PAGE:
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Kidney Int Suppl. 1982 May;11:S20-8.

Alport's syndrome: experience at Hôpital Necker.


We review the characteristic morphologic features identifiable by electron microscopy that have been described in patients presenting with Alport's syndrome. They are diffuse thickening and splitting of the glomerular basement membrane (GBM), which are either isolated or associated with thinning. In occasional cases, only diffuse thinning can be seen. Our study of 100 families followed in Necker's hospital, of which 60 patients have had electron microscopic examination of their renal parenchyma, demonstrates that these GBM changes are highly suggestive of Alport's syndrome. All the patients included in the study fulfilled the following clinical criteria: familial incidence, nerve deafness in the propositus or in another member of the family, renal disease with progression to renal failure in the proband or in another member of the kindred. Although a failure in the proband or in another member of the kindred. Although a normal GBM was found in five patients, the GBM changes should be one of the criteria for the definition of the syndrome. Results dealing with a few other problems raised by this syndrome are reported. They concern the antigenicity and the biochemical composition of the GBM, the incidence of macular and perimacular changes, and the genetic transmission of the disease. It is concluded that Alport's syndrome is genetically heterogeneous and that the GBM ultrastructural changes are observed in most patients whatever the type of genetic transmission.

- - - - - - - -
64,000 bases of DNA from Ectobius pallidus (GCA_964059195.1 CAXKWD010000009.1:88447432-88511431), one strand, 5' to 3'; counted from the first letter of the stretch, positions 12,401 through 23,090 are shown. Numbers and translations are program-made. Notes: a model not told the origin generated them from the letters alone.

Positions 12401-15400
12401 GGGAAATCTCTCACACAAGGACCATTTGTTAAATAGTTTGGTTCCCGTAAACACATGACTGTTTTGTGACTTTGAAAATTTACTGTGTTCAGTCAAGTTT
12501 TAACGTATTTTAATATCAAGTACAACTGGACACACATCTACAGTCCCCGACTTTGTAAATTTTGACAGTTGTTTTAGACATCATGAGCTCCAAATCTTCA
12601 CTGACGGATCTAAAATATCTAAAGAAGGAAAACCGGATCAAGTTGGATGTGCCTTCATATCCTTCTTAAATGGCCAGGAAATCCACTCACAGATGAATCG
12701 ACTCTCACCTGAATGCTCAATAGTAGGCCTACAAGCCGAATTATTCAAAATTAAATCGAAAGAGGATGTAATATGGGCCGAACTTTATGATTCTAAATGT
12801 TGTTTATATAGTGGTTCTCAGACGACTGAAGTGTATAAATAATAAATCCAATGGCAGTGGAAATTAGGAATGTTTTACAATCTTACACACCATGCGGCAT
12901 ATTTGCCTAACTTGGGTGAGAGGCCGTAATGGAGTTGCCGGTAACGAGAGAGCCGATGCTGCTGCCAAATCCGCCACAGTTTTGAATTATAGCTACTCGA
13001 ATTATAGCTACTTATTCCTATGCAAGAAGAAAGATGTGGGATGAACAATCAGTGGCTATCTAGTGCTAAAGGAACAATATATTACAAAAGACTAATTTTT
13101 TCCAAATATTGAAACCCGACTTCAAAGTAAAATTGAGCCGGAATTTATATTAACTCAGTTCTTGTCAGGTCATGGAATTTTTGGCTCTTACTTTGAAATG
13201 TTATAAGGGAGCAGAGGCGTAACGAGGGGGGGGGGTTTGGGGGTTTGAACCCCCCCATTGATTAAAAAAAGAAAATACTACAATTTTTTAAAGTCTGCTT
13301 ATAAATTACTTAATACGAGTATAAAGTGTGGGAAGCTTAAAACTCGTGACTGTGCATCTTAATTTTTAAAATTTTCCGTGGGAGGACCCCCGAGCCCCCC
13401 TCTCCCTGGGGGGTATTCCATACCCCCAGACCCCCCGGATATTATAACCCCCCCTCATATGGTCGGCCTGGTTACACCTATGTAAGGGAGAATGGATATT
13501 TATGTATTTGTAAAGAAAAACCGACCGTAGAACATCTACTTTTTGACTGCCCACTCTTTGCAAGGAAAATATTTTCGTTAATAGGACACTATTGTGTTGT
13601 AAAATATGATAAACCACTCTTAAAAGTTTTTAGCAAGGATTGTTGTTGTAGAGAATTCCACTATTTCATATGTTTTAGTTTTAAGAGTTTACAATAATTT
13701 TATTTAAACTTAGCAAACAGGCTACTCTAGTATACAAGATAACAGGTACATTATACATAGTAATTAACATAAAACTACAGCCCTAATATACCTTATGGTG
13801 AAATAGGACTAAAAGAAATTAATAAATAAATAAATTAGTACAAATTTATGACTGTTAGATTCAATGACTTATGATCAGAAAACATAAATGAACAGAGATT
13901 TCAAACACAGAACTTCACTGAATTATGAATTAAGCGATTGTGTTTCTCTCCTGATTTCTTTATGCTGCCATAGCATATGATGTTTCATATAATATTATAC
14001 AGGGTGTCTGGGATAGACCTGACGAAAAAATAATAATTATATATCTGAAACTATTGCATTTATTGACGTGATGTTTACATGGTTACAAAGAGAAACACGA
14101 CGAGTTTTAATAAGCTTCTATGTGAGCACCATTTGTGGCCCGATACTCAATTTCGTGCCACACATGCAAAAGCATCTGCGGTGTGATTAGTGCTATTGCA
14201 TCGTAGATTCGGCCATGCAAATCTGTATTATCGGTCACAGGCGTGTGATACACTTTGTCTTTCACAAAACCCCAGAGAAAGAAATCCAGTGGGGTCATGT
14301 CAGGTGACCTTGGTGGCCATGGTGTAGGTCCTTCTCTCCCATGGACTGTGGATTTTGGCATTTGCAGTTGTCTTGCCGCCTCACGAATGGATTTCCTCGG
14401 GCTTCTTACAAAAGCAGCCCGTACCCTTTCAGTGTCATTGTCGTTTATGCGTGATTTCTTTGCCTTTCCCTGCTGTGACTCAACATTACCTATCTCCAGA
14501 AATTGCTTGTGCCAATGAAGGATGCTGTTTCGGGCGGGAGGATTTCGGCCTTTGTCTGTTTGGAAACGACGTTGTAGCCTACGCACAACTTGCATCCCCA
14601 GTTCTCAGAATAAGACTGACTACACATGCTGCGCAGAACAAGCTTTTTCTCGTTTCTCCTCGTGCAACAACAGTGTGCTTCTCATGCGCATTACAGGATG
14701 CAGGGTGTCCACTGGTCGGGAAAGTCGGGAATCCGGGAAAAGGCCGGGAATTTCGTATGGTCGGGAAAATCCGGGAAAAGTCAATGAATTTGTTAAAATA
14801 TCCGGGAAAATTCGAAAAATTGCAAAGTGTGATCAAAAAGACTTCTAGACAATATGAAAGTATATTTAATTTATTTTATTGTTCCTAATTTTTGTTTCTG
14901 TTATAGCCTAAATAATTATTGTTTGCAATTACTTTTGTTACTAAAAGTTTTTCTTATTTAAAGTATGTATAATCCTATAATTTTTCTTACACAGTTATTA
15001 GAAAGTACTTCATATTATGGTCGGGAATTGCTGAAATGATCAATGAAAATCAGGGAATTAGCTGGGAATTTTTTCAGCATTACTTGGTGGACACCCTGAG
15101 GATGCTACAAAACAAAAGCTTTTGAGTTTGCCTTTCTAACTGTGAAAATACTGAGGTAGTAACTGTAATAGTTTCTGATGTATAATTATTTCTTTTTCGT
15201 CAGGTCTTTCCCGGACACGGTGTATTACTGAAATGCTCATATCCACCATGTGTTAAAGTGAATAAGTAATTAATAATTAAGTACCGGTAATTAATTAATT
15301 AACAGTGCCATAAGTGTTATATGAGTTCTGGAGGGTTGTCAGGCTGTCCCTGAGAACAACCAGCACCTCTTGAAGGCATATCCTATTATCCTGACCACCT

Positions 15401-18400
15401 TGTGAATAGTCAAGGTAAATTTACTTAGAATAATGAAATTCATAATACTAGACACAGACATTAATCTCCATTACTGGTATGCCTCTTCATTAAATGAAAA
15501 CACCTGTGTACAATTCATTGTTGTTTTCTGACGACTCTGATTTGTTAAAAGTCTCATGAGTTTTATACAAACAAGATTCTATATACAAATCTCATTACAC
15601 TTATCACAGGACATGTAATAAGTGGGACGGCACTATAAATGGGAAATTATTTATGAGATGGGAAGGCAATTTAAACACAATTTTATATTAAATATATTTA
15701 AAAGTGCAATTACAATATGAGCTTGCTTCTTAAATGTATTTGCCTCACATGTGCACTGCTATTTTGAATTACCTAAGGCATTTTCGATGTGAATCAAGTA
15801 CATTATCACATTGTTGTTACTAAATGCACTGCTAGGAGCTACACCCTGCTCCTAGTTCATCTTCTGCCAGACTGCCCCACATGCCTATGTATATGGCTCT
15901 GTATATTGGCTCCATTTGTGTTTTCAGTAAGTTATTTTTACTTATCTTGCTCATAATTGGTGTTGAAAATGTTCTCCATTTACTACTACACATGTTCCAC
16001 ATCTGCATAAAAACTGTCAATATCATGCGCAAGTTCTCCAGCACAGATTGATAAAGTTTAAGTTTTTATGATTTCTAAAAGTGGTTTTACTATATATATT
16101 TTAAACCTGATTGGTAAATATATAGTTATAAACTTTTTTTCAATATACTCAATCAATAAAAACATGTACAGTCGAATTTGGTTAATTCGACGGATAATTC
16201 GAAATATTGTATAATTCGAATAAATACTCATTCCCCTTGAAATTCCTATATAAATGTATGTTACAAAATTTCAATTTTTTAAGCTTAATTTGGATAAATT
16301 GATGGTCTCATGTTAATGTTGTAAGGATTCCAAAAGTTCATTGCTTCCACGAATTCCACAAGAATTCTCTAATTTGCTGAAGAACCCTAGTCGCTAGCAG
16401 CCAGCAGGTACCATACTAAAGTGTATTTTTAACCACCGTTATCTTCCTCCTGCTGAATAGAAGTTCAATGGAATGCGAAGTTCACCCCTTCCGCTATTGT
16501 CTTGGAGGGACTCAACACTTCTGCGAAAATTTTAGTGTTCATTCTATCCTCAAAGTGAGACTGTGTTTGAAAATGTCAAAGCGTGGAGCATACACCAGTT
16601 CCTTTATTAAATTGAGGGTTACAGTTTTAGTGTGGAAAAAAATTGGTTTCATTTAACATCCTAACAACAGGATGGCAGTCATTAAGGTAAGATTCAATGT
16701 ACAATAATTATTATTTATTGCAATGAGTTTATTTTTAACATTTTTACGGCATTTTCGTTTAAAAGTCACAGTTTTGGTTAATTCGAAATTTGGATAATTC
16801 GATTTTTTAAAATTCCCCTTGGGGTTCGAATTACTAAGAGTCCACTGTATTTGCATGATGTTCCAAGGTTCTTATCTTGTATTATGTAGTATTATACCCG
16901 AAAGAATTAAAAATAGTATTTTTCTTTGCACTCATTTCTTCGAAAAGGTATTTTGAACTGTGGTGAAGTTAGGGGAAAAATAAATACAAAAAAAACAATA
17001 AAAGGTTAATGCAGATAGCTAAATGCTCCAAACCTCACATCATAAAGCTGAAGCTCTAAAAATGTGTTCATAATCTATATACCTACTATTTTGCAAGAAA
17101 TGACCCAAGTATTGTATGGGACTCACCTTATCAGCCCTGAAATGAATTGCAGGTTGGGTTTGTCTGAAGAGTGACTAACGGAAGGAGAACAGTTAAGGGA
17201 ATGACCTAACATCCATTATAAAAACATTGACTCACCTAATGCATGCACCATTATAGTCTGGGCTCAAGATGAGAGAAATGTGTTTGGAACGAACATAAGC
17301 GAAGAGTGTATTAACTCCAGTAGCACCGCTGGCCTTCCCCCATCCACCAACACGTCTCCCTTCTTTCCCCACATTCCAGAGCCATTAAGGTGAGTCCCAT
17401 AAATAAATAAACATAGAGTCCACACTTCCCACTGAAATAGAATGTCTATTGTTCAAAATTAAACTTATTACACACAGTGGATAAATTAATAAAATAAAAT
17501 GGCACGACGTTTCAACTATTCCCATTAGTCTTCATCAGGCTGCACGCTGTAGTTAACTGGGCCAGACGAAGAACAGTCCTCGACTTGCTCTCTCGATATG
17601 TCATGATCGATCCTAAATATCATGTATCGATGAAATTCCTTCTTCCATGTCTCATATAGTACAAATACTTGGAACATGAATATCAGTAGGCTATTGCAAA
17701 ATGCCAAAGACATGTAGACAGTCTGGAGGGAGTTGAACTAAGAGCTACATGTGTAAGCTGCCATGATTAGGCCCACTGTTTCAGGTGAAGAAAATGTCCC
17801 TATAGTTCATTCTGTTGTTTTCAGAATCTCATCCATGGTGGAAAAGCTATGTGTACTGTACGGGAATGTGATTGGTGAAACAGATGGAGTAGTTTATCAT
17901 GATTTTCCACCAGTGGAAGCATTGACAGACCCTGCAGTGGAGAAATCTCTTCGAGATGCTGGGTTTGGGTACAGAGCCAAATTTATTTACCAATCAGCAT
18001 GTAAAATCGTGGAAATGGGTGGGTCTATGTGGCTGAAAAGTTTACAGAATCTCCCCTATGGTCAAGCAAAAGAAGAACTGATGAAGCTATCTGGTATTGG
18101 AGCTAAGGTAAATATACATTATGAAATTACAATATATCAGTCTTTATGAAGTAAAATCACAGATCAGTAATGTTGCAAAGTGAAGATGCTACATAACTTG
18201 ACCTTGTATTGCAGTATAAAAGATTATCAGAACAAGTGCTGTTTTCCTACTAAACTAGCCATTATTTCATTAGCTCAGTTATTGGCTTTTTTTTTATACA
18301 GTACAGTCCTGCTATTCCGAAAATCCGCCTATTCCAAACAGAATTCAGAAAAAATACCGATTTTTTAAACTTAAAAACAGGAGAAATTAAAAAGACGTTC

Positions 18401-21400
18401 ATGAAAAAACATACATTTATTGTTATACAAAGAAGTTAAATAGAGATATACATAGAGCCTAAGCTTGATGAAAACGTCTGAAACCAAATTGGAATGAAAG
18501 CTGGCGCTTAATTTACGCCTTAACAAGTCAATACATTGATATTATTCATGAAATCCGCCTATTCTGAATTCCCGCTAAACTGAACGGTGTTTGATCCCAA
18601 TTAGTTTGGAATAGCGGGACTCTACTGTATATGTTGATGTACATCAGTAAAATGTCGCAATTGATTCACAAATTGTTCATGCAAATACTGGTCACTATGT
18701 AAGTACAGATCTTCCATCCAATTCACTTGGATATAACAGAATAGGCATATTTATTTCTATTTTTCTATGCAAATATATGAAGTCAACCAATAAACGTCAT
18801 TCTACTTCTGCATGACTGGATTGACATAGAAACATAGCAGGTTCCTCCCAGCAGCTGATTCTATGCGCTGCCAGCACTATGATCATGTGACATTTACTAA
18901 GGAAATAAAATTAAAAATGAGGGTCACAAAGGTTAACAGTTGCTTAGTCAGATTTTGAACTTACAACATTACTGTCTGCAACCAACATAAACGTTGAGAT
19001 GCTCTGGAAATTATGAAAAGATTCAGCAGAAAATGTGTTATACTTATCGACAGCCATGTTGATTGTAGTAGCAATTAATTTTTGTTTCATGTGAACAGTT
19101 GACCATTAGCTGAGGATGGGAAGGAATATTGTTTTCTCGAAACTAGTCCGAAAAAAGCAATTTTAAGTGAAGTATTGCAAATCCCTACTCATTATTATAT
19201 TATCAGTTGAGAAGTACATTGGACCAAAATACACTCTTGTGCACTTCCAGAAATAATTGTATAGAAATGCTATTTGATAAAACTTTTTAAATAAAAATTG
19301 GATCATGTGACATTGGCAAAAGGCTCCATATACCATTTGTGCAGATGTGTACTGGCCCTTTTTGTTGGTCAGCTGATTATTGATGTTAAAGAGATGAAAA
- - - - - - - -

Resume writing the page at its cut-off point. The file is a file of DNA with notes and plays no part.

[Indexed for MEDLINE]

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